In previous lessons, we've looked at defining "merge" field policies, that tell Apollo how new items should be written to the cache. In this lesson, we'll look at "read" field policies, and how they can be useful for putting local client-only state in our Apollo cache, that our components can then query as if they were querying the server.
Instructor: [0:00] Let's say, we want to build a delete notes in bulk function. First, we want to give the ability to the user to select multiple notes. These simple checkboxes just log the ID of the note for now, and whether it's selected or not.
[0:15] The server doesn't actually support note selection. It doesn't support a field to tell us whether a note is selected or not. That's good. I don't really want it to support that. Which notes are selected is a state that I want to keep on the client only. I don't care about saving it to the server, or having it persist between refreshes or across devices.
[0:36] Let's see how we'd track note selection on the client only. In my NotesList component, I added this simple checkbox to each note with an onChange handler, that logs the ID of the note and the new checked state. Normally, I'd just use the useState hook to keep track locally in my component, which note IDs are selected.
[0:59] Once I have this, I would then set the checked state on my component based on whether the current note I'm looking at is part of those selected note IDs. What if other components need to know whether a note is checked or not?
[1:16] What if when I click to view a full note, I want to display in the edit note component whether that note is selected or not, and I want to keep this piece of state in sync with the state of this checkbox on the left here, because really they refer to the same note.
[1:30] If the note is selected on one place, maybe it should be selected in the other. Let's not use the useState hook because that's local to my NotesList component only. The other solution would be to just lift the state up and use the context API or the useReducer hook.
[1:47] We're already using a central data store, the Apollo cache. What if we could just ask for the is-selected state on the note? Then we'd be able to just ask each note down here whether it's selected or not.
[2:02] We already looked at using type policies to define what happens when a right occurs on a certain types field in the cache. Let's define a new policy for the note type this time. From its fields, I want to customize is-selected and define custom behavior when Apollo reads from it.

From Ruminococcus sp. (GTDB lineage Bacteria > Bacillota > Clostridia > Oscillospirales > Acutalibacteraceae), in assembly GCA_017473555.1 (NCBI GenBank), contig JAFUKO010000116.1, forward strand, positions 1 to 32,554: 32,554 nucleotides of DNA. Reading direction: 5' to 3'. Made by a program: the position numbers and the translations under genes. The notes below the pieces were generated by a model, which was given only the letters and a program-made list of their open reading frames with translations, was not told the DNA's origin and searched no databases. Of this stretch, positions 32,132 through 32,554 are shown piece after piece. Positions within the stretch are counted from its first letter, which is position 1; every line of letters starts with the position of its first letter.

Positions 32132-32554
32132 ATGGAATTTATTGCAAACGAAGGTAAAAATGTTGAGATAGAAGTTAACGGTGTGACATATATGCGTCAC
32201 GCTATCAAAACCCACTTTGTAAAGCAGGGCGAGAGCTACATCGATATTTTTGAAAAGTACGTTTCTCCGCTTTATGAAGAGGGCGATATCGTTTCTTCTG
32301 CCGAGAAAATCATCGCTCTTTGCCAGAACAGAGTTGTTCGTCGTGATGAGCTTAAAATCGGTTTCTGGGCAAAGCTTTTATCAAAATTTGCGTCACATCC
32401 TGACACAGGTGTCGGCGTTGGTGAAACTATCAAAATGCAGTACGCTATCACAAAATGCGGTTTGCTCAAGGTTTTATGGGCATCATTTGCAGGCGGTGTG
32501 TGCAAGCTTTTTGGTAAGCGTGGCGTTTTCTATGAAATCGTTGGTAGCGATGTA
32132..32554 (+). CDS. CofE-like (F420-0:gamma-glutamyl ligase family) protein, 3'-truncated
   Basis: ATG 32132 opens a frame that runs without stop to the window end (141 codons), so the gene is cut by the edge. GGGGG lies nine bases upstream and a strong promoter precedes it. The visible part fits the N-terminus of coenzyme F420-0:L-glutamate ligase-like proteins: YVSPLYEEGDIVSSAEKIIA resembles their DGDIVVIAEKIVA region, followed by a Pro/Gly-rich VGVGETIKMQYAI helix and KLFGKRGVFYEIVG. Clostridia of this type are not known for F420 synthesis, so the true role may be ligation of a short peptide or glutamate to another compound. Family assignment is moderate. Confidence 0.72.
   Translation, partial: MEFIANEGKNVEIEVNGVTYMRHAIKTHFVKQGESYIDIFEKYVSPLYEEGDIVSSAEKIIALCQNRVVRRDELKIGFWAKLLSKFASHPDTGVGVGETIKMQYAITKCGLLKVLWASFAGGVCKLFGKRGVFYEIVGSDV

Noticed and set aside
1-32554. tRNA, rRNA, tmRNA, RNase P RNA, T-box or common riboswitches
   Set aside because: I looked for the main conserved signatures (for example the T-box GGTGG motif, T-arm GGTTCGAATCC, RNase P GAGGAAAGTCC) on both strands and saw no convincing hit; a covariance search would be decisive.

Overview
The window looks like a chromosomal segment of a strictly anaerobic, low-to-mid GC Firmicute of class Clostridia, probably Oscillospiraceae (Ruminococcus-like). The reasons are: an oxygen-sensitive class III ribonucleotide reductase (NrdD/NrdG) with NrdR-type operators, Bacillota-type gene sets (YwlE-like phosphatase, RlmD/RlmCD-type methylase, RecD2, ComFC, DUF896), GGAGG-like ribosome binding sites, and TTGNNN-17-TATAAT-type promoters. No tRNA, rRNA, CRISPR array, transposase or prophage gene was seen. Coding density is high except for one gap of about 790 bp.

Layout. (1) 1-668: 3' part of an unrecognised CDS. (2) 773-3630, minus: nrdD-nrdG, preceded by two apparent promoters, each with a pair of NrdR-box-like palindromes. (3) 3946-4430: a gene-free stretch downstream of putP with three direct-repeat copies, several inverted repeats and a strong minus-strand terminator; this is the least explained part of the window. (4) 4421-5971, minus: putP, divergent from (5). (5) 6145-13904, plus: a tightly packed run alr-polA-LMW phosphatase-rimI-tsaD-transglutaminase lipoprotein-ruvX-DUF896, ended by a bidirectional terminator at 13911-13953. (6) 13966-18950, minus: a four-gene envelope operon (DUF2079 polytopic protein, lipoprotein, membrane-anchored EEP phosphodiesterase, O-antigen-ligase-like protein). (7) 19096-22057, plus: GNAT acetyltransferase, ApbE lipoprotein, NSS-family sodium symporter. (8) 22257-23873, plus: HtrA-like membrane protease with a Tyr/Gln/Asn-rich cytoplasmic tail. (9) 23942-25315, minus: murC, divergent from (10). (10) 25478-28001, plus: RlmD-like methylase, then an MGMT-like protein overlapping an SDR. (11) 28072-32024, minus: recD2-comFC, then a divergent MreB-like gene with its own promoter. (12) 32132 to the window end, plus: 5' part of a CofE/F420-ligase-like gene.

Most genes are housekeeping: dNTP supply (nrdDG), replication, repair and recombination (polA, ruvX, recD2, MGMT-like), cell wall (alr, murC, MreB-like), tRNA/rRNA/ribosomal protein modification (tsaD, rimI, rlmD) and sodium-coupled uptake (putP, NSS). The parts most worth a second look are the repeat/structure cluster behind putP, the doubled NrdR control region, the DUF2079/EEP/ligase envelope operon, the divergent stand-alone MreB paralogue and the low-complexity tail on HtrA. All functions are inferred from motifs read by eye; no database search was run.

[2:24] Let's always return true for now. Let's see what happened in the browser. Oh, oh, it couldn't load the notes. If we look at the network tab at one of the failed requests, we can see that it couldn't query the is-selected field on the type note. Well, that makes sense.
[2:40] Is-selected isn't supported on the backend. It's not a field that it knows about and it's definitely not in its GraphQL schema. The server just throws an error. If we annotate it with the client flag, then we tell Apollo, don't send this field to the backend because it's a local field only. If we look in the browser again, we can see that that worked and all the notes are selected now.
[3:02] Now that selection is stored centrally on the Apollo cache, we can go to the edit note component. Instead of always hard coding false here, we can go up to where it queries the note and just ask for the local is-selected flag with the client-only annotation.
[3:19] Notice how this is a different query. It's not notes, it's note. Because Apollo knows how to normalize our notes based on their ID, it shouldn't matter what query we use. This is-selected flag should be kept in sync across notes.
[3:32] Then down here, I can set it based on the note selection status. If we open the browser fullscreen and we click to view one of the notes, cool. Now we can see that note selection is reflected in this component as well.
[3:47] In summary, we defined a new field for the note type and told Apollo that whenever it wants to read from that field to just return true instead. This then allowed us to just ask for the is-selected status on any query that deals with notes.
[4:05] Because we annotated it with the @client flag, it did not get sent to the server. This allowed us to abstract client-only state away from the components and into a central place allowing us to keep the components dumb where they can just ask the note for its selection status.
[4:22] They don't have to calculate it internally. It also allowed us to keep this state in sync between all the different components that might be looking at that note. This read policy always returns true right now, for all the notes. In the next lesson, we'll look at how to customize it per note.